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A new free-to-use page at the Library of Congress

It isn’t possible to overstate the value of the Library of Congress to the genealogical researcher.

Time and time and time again, The Legal Genealogist has pointed out something that’s available at the Library of Congress website that’s simply worth its weight in gold to us.

The Century of Lawmaking for a New Nation pages for all of us who need to research or reference early federal law.1

The map collections that show us what our region and nation was like as the country developed.2

The Chronicling America pages with hundreds of early American newspapers digitized for our free use.3

The many blogs that help us make sense of the vast holdings of this American treasure.4

And now we have something more to thank the Library of Congress for: a page of items from the Library’s digital collections that are free for us to use and reuse without copyright concerns — items that the Library believes are in the public domain, have no known copyright, or have been cleared by the copyright owner for public use.

The new Free to Use and Reuse Sets page was announced this week in the Library of Congress blog5… and it’s a real gem.

Want an image of, say, the Grand Court, Night Illumination, Trans-Mississippi Exposition of 1898? There’s a sketch in the Historical Travel Pictures set:

Trans-Mississippi Exposition

A picture of the youngest parader in the New York City suffragist parade of 1912? Yep, that’s there in the Women’s History Month set:

Youngest suffragette

Even an image of some of our earliest footballers, in a photo taken between 1920 and 1930… yep, that’s there too, in the Football set:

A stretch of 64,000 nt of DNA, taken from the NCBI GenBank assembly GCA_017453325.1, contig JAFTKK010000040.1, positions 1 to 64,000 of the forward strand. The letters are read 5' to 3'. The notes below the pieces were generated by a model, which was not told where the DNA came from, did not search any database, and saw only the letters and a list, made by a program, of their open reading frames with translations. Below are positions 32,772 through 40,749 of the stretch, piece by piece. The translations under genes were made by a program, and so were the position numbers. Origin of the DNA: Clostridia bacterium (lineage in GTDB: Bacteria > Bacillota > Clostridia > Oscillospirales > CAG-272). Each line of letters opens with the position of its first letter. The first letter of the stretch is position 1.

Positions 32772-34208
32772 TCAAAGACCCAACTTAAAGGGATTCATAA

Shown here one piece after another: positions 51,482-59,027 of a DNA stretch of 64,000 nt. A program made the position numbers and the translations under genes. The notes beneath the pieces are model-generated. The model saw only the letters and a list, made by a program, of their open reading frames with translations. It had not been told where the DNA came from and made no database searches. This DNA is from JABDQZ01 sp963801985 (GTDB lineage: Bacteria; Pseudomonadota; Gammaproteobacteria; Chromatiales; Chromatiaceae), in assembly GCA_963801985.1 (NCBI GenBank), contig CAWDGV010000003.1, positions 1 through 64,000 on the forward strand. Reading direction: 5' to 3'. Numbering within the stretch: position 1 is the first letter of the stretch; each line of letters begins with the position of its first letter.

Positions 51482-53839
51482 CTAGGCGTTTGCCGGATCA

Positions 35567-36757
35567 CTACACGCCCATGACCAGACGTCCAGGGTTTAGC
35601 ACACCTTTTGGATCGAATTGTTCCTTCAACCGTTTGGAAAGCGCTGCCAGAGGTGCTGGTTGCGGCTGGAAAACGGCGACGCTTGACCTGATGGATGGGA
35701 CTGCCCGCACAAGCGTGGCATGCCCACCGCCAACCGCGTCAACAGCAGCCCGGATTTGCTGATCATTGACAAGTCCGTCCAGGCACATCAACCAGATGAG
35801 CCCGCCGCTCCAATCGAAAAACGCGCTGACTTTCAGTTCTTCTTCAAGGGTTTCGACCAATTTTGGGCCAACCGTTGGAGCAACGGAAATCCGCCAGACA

And because these are all at the Library of Congress website, they’re not just free of copyright issues, they’re also easy for us to use because of its terms of use. Because the mission of the Library of Congress is “to further the progress of knowledge and creativity for the benefit of the American people,”6 its terms of use are basically three-fold: (1) don’t violate anybody’s copyright;7 (2) don’t invade the privacy of individuals whose information might be found in the Library materials;8 and (3) don’t mess with the site itself.9 That’s it. No muss, no fuss.

Now note that this page is just a start. There’s a lot more at the Library of Congress website that’s in the public domain that isn’t on this one page. As the page itself notes: “These sets are just a small sample of the Library’s digital collections that are free to use and reuse. The digital collections comprise millions of items including books, newspapers, manuscripts, prints and photos, maps, musical scores, films, sound recordings and more. Whenever possible, each collection has its own rights statement which should be consulted for guidance on use.”10

But the page will be expanded as time goes on, and it’s a great place to begin looking for copyright-free materials.

Thank you… thank you… thank you, Library of Congress.


  1. See e.g. Judy G. Russell, “Finding the Feds,” The Legal Genealogist, posted 13 Apr 2017 ( : accessed 9 Feb 2018).
  2. See e.g. ibid., “Mapping California,” posted 18 Sept 2017.
  3. See e.g. ibid., “Up in flames,” posted 8 Oct 2012.
  4. See ibid., “Blogs from Our National Treasure,” posted 29 Nov 2012.
  5. Michelle Rago, “Free to Use and Reuse: Making Public Domain and Rights-Clear Content Easier to Find,” Library of Congress blog, posted 7 Feb 2018 ( : accessed 8 Feb 2018).
  6. Legal,” Library of Congress ( : accessed 9 Feb 2018).
  7. Ibid., “About Copyright and the Collections.”
  8. Ibid., “Privacy and Publicity Rights.”
  9. Ibid., “Security.”
  10. Free to Use and Reuse Sets,” Library of Congress ( : accessed 9 Feb 2018).
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